With yet another major business moving out of Queens Square, the once vibrant hub of the town centre has taken on a despondent air.
Large units on all sides of the square stand empty – a feeling of deterioration which carries on round the corner into the Broadway where not a speck of work appears to have been done on the five-storey housing and retail development which was given planning permission 19 months ago
County Mall, on the other hand, continues to wear the mantle of ‘heart of the town centre’ with pride as it welcomes The Body Shop into its retail family, hot on the heels of Primark and Next.
To have two such contrasting economic centres within a few short yards of each other highlights the frustration of those whose job it is to ensure the whole of the town centre attracts the retail pound.
That frustration is echoed by the residents who have watched Queens Square deteriorate over the past decade to little more than a ghost of its previous self.
But what can be done to address the decline?
Of course, the borough and county councils have pumped £3million into a much-needed facelift for the aging square – but when the work is complete, will we be left with a pretty view surrounded by far too many empty shops?
What’s to stop the grand promises about attracting new retailers to the area turning into so much pie in the sky – a slice of which the town has already been forced to stomach thanks to the Town Centre North let-down?
The task faced by the powers that be is mountainous – and not helped by the fact the council owns none of the land in the centre of town.
Cllr Peter Lamb (Lab, Northgate), leader of the borough council, said: “As a result we don’t have any direct control over the land, rents or occupants of shops in the town centre beyond some limited planning controls.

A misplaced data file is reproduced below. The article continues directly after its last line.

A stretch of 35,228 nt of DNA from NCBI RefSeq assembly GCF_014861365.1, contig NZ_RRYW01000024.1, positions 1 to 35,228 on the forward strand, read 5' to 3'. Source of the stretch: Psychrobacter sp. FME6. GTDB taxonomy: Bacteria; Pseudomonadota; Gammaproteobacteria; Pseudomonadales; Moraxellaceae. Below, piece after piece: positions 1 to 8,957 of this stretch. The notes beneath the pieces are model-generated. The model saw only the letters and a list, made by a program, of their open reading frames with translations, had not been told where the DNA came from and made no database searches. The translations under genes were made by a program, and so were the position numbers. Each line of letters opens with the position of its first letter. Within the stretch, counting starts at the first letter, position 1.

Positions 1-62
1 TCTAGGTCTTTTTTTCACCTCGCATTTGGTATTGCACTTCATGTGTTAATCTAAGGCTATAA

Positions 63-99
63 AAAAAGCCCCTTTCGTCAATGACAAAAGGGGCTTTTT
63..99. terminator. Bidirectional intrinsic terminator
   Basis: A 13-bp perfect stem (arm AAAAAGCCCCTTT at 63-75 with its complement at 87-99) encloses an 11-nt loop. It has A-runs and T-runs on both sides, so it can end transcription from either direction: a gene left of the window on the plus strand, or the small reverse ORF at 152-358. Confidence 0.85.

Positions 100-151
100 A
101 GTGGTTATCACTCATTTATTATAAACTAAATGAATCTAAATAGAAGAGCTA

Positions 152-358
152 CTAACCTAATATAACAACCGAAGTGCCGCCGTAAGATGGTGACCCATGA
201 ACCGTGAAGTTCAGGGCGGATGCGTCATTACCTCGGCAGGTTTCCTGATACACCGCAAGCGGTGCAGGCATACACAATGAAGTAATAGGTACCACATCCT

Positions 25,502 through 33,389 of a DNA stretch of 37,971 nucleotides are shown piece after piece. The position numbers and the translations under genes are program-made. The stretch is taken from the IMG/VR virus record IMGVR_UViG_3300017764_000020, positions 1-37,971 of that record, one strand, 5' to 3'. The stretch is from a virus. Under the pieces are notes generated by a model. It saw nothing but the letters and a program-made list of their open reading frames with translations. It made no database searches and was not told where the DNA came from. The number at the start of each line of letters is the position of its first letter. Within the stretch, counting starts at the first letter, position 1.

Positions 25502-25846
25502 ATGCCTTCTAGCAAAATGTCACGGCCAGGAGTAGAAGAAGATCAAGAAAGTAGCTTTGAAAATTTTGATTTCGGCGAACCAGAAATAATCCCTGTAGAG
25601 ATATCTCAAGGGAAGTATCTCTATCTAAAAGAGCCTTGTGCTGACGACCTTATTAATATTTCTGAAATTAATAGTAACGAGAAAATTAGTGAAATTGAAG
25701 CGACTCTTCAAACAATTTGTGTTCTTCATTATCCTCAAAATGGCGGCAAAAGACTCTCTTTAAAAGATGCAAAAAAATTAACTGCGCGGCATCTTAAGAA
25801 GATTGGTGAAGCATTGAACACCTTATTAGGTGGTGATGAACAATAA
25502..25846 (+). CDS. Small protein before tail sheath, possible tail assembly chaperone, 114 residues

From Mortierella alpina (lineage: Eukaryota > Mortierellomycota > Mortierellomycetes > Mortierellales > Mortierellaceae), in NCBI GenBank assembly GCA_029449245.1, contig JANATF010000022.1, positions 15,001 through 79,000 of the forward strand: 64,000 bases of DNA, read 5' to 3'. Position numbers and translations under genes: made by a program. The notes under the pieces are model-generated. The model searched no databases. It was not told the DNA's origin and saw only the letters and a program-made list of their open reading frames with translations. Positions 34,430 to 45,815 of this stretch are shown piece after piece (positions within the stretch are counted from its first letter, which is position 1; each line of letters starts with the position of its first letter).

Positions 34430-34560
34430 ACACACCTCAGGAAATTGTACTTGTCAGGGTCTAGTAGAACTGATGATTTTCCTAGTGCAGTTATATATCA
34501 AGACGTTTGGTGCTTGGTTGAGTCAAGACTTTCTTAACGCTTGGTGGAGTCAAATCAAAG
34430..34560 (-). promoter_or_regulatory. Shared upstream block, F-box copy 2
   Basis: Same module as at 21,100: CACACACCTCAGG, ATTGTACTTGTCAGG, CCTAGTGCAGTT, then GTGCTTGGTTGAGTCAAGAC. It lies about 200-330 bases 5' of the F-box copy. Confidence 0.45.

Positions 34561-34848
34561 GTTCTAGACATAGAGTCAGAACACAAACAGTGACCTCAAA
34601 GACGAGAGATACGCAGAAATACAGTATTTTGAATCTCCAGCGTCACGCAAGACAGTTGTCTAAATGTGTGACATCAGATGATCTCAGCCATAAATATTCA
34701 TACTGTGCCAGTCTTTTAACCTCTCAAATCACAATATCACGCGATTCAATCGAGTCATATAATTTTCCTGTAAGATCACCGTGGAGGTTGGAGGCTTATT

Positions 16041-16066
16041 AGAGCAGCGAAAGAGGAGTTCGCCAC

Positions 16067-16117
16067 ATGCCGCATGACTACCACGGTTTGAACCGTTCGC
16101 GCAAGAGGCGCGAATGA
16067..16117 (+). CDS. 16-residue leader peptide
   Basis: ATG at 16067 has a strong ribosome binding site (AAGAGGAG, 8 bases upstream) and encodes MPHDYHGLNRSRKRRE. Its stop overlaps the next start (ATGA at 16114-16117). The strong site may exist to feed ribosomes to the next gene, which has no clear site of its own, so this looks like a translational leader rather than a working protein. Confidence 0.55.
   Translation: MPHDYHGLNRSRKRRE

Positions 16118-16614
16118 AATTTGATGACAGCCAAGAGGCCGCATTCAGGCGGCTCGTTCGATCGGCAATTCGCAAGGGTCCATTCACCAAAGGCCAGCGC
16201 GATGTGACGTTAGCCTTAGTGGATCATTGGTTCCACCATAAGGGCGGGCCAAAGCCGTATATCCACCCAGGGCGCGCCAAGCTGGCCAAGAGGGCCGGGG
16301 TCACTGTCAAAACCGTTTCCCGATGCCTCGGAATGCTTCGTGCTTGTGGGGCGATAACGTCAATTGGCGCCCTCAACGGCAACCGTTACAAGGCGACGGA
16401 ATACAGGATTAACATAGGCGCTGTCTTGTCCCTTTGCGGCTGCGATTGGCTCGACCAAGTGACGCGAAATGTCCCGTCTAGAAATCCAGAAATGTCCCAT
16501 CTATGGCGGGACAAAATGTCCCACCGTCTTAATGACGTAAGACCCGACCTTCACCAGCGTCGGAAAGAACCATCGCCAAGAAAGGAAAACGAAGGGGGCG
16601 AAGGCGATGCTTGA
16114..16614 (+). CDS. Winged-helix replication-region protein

“The ownership of these buildings is very fragmented and often has more to do with companies off-setting risk rather than a genuine attempt to generate an income through sustainable lettings.
“Consequently, there’s little motivation for these companies to invest in their buildings and it can even be in their interest to leave a property vacant rather than reducing their rents, as lowering rents they would reduce the value of their asset and that matters more to them than rental income.”
With the freehold for the shops in the square belonging to companies as far afield as Northern Ireland, the Channel Islands and Newcastle-upon-Tyne, it’s little wonder the owners don’t place Crawley’s plight high on their list of priorities.
That lack of care coupled with Local Authorities having no power – outside of environmental health risks – to insist landlords keep their premises up to scratch are among the reasons Queen Square’s pulse has been flickering.
Cllr Lamb called on the Government to assist by giving councils the power to motivate building owners to maintain their property.
As well as making the town centre look better, Cllr Lamb felt it would attract a wider variety of tenants to an area which has become a magnet for coffee shops and bookmakers.
He said: “There are several ways we can try to address this, the first is by talking directly with the owners and making it clear to them quite what the consequences for their asset will be if they continue to let their properties to deteriorate.”
Describing the retail problems as “significant”, he added: “We’re working hard to try and address them.
“But until the Government wakes up to what’s going on we’re having to do it with our arms tied behind our back.”